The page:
UCLA Tourney Star Juzang Giving NBA Draft A Look-See

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UCLA made a fairy tale run to the Final Four in 2021, and versatile sophomore shooting guard Johnny Juzang was a major reason why.

Now, Juzang is going to dip his toes in the waters of the NBA Draft, he announced on social media.

“I’m proud to announce that I’m declaring for the NBA draft, while retaining my collegiate eligibility,” Juzang said on Twitter. “It’s an honor to wear the blue and gold. My family and friends, those who have always been in my corner, you mean the world to me.”

Juzang, who is 6-foot-6, just played his first season with the Bruins after transferring from Kentucky. At times, he looked like the best player in the NCAA Tournament — joining Lew Alcindor (now Kareem Abdul-Jabbar) and Reggie Miller as one of three Bruins ever to score 20 points in each of the first two tourney games.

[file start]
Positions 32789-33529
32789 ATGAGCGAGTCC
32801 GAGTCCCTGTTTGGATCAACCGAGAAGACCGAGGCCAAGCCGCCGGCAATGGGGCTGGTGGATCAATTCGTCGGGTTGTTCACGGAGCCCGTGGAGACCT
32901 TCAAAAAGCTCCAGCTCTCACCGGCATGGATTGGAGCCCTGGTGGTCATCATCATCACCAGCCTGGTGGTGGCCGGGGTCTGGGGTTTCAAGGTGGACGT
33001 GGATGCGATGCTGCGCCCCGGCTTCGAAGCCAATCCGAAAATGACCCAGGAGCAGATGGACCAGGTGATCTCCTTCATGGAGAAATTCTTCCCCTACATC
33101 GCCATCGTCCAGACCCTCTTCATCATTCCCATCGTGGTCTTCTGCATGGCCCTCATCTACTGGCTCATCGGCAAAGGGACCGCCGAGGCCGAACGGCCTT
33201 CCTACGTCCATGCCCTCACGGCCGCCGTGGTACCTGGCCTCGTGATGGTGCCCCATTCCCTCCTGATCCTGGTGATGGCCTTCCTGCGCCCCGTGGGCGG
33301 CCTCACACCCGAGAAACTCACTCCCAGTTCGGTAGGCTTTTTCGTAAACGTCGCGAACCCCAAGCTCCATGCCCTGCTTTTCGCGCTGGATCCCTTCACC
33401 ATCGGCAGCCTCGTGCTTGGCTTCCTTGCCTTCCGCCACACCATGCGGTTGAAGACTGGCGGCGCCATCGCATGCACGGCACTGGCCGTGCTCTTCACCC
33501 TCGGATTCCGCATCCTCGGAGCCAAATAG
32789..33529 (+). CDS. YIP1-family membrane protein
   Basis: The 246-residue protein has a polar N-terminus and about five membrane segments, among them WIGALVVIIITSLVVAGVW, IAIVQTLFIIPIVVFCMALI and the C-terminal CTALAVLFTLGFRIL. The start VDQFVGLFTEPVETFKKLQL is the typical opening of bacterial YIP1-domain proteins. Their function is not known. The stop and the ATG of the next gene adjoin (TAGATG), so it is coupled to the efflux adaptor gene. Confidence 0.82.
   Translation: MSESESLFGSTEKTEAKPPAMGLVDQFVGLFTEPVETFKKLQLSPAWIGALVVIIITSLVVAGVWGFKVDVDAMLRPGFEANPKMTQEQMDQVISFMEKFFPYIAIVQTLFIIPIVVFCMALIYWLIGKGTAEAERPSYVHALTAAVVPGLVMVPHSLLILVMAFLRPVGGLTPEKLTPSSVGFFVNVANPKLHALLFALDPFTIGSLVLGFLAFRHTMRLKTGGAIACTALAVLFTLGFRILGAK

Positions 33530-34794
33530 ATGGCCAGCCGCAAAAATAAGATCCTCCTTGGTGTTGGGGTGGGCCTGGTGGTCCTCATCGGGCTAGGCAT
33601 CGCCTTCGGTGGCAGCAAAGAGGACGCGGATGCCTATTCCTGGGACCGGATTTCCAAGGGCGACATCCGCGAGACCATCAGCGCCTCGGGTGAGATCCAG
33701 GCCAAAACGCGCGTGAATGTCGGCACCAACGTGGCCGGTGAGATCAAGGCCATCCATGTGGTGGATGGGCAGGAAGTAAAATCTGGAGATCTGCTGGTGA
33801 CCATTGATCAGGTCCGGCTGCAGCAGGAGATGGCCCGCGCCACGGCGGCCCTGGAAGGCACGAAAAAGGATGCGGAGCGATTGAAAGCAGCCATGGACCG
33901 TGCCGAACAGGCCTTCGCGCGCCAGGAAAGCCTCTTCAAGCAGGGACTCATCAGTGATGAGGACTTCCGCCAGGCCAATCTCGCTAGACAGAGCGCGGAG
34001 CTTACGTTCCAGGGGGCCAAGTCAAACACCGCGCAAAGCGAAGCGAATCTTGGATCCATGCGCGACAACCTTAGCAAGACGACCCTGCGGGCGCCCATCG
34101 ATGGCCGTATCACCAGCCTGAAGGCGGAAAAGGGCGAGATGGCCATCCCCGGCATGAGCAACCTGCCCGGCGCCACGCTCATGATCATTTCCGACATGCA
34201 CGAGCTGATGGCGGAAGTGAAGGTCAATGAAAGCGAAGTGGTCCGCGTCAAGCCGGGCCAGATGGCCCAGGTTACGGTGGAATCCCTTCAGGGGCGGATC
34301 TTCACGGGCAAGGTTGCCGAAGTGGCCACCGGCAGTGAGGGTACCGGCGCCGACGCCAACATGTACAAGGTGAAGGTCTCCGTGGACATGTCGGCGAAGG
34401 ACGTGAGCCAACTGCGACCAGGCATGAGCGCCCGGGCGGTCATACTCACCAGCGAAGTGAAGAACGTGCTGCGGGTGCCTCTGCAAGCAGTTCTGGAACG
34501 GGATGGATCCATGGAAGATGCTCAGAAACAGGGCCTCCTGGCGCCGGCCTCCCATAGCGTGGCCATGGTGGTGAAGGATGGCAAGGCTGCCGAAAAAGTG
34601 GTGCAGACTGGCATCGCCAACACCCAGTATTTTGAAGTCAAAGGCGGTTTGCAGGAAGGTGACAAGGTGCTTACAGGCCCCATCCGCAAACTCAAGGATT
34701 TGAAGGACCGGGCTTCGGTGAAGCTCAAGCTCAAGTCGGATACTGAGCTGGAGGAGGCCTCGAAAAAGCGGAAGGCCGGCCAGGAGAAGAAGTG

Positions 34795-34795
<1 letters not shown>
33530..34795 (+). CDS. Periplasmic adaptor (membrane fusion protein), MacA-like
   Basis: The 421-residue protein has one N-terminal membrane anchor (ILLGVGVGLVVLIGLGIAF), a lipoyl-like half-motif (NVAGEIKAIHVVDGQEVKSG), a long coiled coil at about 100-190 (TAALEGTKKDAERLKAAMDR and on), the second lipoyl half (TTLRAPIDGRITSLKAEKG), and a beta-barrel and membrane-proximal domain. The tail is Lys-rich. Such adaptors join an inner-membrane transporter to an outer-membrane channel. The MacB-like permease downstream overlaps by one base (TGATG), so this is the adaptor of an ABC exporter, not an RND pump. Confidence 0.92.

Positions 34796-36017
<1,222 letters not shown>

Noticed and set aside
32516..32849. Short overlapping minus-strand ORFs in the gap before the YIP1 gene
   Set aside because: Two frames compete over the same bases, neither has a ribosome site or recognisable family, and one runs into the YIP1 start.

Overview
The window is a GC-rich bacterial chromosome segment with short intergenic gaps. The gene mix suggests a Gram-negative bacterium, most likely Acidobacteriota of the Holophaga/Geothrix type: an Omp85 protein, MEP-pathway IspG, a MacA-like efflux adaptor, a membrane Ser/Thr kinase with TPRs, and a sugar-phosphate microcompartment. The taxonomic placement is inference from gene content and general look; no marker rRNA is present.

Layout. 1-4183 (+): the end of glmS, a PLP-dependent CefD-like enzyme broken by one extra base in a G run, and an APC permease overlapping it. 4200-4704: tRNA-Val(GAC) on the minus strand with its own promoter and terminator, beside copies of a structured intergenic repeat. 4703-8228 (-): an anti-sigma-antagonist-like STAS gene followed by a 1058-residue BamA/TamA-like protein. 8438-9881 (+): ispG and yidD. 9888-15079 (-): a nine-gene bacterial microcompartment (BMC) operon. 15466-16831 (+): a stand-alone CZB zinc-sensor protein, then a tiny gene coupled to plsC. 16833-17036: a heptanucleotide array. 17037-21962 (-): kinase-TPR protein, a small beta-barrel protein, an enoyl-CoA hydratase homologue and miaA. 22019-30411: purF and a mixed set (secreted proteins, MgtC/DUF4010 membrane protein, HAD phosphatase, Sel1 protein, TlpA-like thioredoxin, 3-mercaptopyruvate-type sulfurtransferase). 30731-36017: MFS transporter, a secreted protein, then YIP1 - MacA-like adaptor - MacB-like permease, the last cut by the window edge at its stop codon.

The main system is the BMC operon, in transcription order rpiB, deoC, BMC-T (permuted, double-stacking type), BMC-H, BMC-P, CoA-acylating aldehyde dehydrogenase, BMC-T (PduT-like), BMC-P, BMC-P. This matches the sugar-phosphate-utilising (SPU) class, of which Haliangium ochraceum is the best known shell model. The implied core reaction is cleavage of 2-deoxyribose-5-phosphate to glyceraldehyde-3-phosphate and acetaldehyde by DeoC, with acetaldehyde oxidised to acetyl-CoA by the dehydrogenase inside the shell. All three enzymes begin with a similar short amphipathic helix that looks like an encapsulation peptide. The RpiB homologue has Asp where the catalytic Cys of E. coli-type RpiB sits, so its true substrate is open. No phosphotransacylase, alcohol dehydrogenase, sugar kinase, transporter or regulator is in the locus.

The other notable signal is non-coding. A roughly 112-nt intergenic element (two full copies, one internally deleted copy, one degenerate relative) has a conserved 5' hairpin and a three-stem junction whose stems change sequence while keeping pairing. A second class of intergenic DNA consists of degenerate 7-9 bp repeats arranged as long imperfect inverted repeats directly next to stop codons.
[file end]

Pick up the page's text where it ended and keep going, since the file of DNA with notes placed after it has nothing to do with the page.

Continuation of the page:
That said, NBA scouts would prefer to see more of Juzang — and see what he can do for an entire season. Teams have missed on draft picks who had four or five killer tournament games on their resume but little else. Arizona’s Derrick Williams, who went second behind Kyrie Irving in the 2011 draft, is one such miss that comes to mind.

So that is likely why Juzang is maintaining his college eligibility. By entering the draft and working out in front of NBA types, he can get feedback on what still needs work to get to the next level. If the answer is “not a whole lot,” and Juzang gets a “promise” that he’ll be selected, he likely won’t return to the Bruins.

But even he seems to know that is an unlikely scenario. More than likely, Juzang will return to UCLA, try to do what he did in the tournament for an entire season, and improve his stock for 2022.

Juzang averaged 16 points on 44% shooting in the regular season, but he increased that to 22.8 points in the tournament, scoring 29 in the Bruins’ thriller of a Final Four loss to Gonzaga.

Written by Sam Amico

Sam Amico spent 15 years covering the NBA for Sports Illustrated, FOX Sports and NBA.com, along with a few other spots, and currently runs his own basketball website on the side, FortyEightMinutes.com.


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